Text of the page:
On a practical level as a leader, I must be unflinchingly honest about where I am at and what my capacity is. There are so many things our community would like to do and many fantastic suggestions are constantly offered. I need to be realistic about what more our growing community can successfully add to our already robust schedule, and even more sensible and conscious about what I can personally accommodate. If I—and our other leaders—are at capacity, we need to—and do—put those excellent ideas into the cauldron for later.
Boundaries and Ethics
Exceptional leaders remain continually aware of the boundaries and Agreements of the community, as well as constantly practice both shared and individual ethics in addition to any personal vows that have been taken or commitments that have been made. When community leaders show up for their shared ethics together, not only can the community trust that there is a secure structure in place with everyone’s best interests at the center, but the leaders themselves can trust in one another and the container that has been (and is being) co-created.
At first glance, showing up whilst simultaneously holding boundaries may seem paradoxical, yet it is not. When I take responsibility for making sure the community is observing the boundaries that all are aware of and have agreed to, I am showing up by holding the safety of our container as a primary concern. This includes bringing mindfulness to our relationships within the container in addition to the vibrations and special magick that happens within its vortex.
I also show up for our Leadership Code of Ethical Conduct. I do my human best to be aware—and take ownership—of what is mine. As part of this Code, I know I am fully accountable—to myself, to my co-Priestesses, and to those others who depend upon me to be there, confident that I’m holding the container in unyielding safety for them to do the deep work they’ve come to do. It is part of my trust and my service to be responsible for myself above all in order to preserve the integrity and safety for everyone in our tribe.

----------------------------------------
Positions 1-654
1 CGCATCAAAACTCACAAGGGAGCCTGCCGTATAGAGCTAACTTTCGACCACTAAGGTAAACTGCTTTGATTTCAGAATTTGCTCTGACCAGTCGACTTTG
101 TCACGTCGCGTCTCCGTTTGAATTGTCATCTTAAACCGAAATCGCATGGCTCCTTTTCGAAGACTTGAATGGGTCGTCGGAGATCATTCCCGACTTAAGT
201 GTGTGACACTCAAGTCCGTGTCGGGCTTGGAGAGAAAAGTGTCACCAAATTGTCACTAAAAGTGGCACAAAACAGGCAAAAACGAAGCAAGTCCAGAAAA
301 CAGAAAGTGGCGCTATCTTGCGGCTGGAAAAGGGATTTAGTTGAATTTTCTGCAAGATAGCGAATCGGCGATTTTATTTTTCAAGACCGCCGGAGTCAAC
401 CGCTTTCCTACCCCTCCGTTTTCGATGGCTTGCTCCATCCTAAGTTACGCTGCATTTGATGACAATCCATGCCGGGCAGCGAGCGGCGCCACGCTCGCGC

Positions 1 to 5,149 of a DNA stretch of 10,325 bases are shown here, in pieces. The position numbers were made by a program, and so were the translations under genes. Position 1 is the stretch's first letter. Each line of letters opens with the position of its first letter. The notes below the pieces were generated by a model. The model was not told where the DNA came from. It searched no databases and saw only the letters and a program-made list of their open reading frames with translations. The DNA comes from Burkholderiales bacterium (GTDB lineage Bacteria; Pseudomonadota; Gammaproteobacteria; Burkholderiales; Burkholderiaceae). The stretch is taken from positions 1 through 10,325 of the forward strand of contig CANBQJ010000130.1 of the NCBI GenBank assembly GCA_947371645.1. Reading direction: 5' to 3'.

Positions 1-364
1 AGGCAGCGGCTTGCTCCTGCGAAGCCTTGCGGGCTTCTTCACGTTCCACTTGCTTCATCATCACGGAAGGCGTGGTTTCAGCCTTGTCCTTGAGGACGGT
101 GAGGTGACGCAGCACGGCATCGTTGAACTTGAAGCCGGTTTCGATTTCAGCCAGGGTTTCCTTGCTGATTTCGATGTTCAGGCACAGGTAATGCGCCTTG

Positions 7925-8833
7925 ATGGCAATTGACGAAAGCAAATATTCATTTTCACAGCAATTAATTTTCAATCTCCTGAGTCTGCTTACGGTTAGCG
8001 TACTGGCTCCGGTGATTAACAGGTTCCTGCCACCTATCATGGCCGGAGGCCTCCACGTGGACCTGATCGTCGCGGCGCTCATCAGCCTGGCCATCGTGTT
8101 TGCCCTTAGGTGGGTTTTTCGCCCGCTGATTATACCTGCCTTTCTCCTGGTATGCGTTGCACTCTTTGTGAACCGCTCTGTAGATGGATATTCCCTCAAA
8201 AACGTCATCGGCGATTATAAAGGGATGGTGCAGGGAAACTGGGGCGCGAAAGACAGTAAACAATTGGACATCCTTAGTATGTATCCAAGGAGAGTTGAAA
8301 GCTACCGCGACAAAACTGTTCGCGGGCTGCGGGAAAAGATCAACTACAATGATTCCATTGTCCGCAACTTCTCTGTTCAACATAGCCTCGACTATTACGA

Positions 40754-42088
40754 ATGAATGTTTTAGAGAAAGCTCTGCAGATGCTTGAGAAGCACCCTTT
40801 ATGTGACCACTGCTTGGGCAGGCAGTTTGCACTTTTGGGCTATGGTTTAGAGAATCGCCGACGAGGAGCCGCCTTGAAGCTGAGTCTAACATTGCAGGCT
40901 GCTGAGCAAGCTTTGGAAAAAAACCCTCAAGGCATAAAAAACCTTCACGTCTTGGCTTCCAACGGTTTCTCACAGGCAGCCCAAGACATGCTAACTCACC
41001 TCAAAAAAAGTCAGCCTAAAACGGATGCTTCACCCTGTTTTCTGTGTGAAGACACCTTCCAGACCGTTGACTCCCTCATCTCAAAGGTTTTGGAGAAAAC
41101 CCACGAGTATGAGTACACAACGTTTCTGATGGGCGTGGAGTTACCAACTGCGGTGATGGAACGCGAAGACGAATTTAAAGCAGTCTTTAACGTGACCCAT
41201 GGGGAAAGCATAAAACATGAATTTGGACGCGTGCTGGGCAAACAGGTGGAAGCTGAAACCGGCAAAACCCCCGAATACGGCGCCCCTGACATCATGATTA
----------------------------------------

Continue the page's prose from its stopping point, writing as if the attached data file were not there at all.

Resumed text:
I’ll conclude with an extremely shallow dip into a vast topic that’s more than worthy enough for its own post (and most likely will be in the future). Exceptional leadership is always rooted in service, in a desire to help others help themselves.
Leaders should be not the lackeys of those they are in service to, nor should they participate in co-dependent, mothering types of exchanges with their spiritual family. Service is not about over-giving or burning out or martyring oneself. True service is about empowering others to care for themselves, to be aware of their own needs, to hold a space of deep listening, and to steward a safe place for authenticity, exploration, and growth. Excellent leaders are Midwives, not the ones experiencing the birth process. It takes courage to step back and maintain an attitude of “I want what is best for you” whilst also holding the vision of what is best for the community as a whole.
It is my intention to remember at all times that I am here in service to Goddess and for the highest good of my community. Being an excellent leader is not about feeding the ego or a desire for fame and fortune and “Big Name Pagandom”. Skillfulness in leadership calls for patience, including knowing when to sit back, observe, and to hold intentional, sacred silence.
Having narrowed my scope so significantly for this post, I’m anticipating digging deeper at a later time. Please share your thoughts! What are the leadership qualities *you* find most important?